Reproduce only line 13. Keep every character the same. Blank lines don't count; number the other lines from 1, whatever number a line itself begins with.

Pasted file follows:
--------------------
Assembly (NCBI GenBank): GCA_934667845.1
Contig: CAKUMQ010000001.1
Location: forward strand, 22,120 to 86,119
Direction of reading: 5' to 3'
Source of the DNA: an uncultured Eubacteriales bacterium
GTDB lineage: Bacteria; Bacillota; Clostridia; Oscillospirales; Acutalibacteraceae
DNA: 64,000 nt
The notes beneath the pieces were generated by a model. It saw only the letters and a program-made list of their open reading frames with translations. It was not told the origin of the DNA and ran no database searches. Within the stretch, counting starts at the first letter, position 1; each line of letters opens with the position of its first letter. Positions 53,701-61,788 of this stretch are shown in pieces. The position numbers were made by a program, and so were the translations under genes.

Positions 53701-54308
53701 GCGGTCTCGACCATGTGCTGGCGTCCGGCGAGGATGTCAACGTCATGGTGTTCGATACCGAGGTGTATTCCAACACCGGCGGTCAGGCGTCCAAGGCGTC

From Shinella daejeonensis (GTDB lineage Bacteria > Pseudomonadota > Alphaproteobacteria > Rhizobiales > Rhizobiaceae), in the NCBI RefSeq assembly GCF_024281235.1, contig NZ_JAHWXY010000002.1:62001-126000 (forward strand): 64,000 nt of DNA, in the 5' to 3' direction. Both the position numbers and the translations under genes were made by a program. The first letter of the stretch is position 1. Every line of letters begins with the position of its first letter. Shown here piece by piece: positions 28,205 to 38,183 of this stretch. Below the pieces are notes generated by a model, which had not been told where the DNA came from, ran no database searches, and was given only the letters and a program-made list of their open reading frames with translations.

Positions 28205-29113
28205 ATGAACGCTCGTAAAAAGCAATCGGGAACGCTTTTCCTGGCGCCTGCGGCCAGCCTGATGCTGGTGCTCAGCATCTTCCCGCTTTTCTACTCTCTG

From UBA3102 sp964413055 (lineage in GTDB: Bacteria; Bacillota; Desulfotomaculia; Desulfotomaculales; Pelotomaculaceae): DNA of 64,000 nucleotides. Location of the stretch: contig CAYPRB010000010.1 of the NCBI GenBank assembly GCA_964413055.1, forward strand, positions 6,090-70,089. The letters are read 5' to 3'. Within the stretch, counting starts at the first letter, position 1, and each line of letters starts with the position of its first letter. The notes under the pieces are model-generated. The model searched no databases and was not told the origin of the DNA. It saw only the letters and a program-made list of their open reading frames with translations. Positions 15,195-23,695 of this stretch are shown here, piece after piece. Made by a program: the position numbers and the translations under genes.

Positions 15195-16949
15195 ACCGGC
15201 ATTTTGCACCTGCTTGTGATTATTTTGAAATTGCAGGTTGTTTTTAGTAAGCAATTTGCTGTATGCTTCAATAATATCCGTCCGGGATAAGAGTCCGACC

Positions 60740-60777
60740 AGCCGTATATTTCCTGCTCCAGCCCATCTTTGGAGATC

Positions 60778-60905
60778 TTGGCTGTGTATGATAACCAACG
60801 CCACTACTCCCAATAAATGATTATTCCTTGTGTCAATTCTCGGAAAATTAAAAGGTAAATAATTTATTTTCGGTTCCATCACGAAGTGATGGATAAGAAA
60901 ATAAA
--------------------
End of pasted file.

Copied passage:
28205 ATGAACGCTCGTAAAAAGCAATCGGGAACGCTTTTCCTGGCGCCTGCGGCCAGCCTGATGCTGGTGCTCAGCATCTTCCCGCTTTTCTACTCTCTG